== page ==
The opinion of the court was delivered by: PRATT
JOHN H. PRATT, District Judge.
This action was initiated on October 13, 1983, by plaintiff, Human Resources Development Institute, Inc. ("HRDI"), a recipient of funds from the Department of Labor under the Comprehensive Employment and Training Act ("CETA"), 29 U.S.C. §§ 801-999, for the purpose of obtaining a temporary restraining order and permanent and preliminary injunctive relief to compel the Secretary of Labor and his subordinate to continue to fund HRDI under a new statute, the Job Training Partnership Act ("JTPA"), Pub.L. No. 97-300, 96 Stat. 1322, 29 U.S.C. §§ 1501 et seq., at an annualized rate equal to that received by HRDI under CETA during Fiscal Year 1983. On October 14, the Court granted HRDI's motion for a temporary restraining order, because of the complexity of the issue before the Court, out of concern for the possibility of irreparable injury to HRDI, and in light of the possibility that the full Congress could enact legislation that would specifically appropriate funds for HRDI's use during FY 1984. The parties were then directed to file memoranda on plaintiff's motion for a preliminary injunction and to conduct discovery on an expedited basis.
A hearing on the motion for a preliminary injunction was scheduled for and held on October 21, 1983. Based upon the submissions of the parties and the arguments of counsel at this hearing, which provided the Court with a fuller background and understanding of this matter than it had when it granted a temporary restraining order, the Court denied plaintiff's motion for a preliminary injunction from the bench. Pursuant to Rule 52(b), Fed.R.Civ.P., these Findings of Fact and Conclusions of Law are now being issued to codify and to explain fully the basis for the Court's ruling.
1. The standards for the Court's adjudication of plaintiff's pending motion are contained in precedent such as Washington Metropolitan Area Transit Commission v. Holiday Tours, Inc., 182 U.S. App. D.C. 220, 559 F.2d 841, 843 (D.C.Cir.1977), and Virginia Petroleum Jobbers Ass'n v. Federal Power Commission, 104 U.S. App. D.C. 106, 259 F.2d 921, 925 (1958). These decisions require the Court to determine whether plaintiff is likely to succeed on the merits, whether it would be irreparably injured without the issuance of an injunction, whether a stay would harm third parties, and whether a preliminary injunction would further the public interest. As shown below, when measured against these standards, plaintiff's motion should be denied.
1. The authority of the Secretary of Labor to determine how to apportion funds in DOL's budgetary process is derived from Article II of the Constitution and is a plenary executive power. Insofar as is relevant here, the exercise of this discretion may be limited by Congress only by the promulgation of legislation which has the force and effect of law and which defines or redefines the delegation of authority to the Secretary. See, e.g., Amalgamated Meat Cutters v. Connally, 337 F. Supp. 737 (D.D.C.1971) (three judge court).
3. Legislation affecting the operation of the federal government must be presented to and approved by a majority of both Houses of Congress and, if necessary, enacted over a Presidential veto before it has the force and effect of law. U.S. Const., Art. I, Sec. 7. American Federation of Government Employees v. Pierce, 225 U.S. App. D.C. 61, 697 F.2d 303 (D.C.Cir.1982); Consumer Energy Council of America v. Federal Energy Regulatory Commission, 218 U.S. App. D.C. 34, 673 F.2d 425, 464 (D.C.Cir.1982) (en banc).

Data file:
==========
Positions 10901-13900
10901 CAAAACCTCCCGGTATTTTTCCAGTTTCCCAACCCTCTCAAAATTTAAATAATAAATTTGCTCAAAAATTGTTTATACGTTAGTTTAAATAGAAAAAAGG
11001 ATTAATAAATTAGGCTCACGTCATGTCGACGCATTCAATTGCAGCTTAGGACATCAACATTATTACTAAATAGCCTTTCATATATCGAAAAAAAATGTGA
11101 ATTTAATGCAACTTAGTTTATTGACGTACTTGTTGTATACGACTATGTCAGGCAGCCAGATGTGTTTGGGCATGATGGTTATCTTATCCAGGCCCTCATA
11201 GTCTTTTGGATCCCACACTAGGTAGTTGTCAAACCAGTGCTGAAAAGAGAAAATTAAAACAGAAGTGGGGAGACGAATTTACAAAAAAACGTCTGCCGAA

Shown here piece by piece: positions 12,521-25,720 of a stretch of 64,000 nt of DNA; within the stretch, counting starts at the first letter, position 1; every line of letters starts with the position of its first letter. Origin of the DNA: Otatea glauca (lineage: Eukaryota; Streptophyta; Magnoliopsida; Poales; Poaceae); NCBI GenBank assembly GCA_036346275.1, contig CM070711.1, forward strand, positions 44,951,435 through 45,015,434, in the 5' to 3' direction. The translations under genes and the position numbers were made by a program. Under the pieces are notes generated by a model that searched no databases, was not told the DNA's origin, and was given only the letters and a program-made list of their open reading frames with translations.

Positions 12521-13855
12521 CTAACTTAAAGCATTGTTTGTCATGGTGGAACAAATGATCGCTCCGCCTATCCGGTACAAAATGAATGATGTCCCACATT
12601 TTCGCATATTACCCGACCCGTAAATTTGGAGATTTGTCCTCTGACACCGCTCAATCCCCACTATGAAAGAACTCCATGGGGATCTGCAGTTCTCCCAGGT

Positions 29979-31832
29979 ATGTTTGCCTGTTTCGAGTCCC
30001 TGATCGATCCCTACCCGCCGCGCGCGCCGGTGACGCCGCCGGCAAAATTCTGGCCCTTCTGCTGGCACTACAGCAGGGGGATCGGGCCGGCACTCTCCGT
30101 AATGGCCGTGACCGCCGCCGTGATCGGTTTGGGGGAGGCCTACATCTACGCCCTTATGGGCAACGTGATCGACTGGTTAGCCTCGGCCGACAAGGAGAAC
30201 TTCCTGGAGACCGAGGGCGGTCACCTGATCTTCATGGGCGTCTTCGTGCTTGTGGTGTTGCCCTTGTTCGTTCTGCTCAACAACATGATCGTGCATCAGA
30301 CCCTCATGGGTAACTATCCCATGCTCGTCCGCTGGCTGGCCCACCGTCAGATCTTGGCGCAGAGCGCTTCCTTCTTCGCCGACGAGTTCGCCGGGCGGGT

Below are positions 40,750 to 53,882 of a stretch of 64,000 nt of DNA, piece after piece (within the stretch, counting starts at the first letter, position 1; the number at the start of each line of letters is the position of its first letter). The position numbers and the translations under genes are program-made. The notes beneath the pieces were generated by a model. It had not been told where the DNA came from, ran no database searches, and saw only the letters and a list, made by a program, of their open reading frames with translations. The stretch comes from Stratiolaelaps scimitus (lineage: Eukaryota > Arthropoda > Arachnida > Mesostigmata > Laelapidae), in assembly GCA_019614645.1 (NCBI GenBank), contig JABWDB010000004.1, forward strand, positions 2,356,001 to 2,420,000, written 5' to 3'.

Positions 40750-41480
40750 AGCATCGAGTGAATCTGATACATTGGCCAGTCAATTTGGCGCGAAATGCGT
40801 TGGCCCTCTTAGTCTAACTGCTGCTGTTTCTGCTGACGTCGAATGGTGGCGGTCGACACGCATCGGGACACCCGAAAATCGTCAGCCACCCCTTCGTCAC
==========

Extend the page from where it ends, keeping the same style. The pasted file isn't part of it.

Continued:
Short of adhering to the Constitutionally prescribed method of exercising its Article I legislative authority, Congress is without power to appropriate federal funds or to dictate to the Executive Branch the manner in which particular statutory programs are to be effected or funded. Id.
4. For the past several fiscal years, statutes governing appropriations to federal agencies have taken the form of continuing resolutions that appropriate funds on an annualized rate for a fixed period of time of one fiscal year or less in length. See, Pub.L. No. 97-377, 96 Stat. 1830; Pub.L. No. 97-276, 96 Stat. 1186; Pub.L. No. 97-161, 96 Stat. 22; Pub.L. No. 97-92, 95 Stat. 1183; Pub.L. No. 97-85, 95 Stat. 1098; Pub.L. No. 97-51, 95 Stat. 958. For the first portion of Fiscal Year 1984, the government's appropriations were again codified in a Continuing Resolution, H.J. Res. 368, 98th Cong. 1st Sess. (Sept. 30, 1983). Insofar as an appropriation for the Department of Labor was concerned, this Continuing Resolution provided as follows:
Such amounts as may be necessary for projects or activities, not otherwise specifically provided for in this joint resolution, at a rate for operations and to the extent and in the manner provided for in the following appropriations Acts as passed by the Senate as of October 2, 1983.
Departments of Labor, Health and Human Services, and Education and Related Agencies Appropriations Act, 1984, under the terms and conditions provided for in such Act for fiscal year 1983.
H.J.Res. 368, Sec. 101(b)(1).
5. The first Continuing Resolution for Fiscal Year 1983 incorporated by reference into H.J.Res. 368 (Pub.L. No. 97-276) does not specifically refer to JTPA programs or to HRDI by name. The second such Continuing Resolution (Pub.L. No. 97-377) is somewhat more specific with respect to the various Administrations within DOL and does mention CETA programs in Section 512. However, it does not address individual activities under CETA or the JTPA, or in any way direct the Secretary of Labor to fund specific activities or organizations in any particular manner.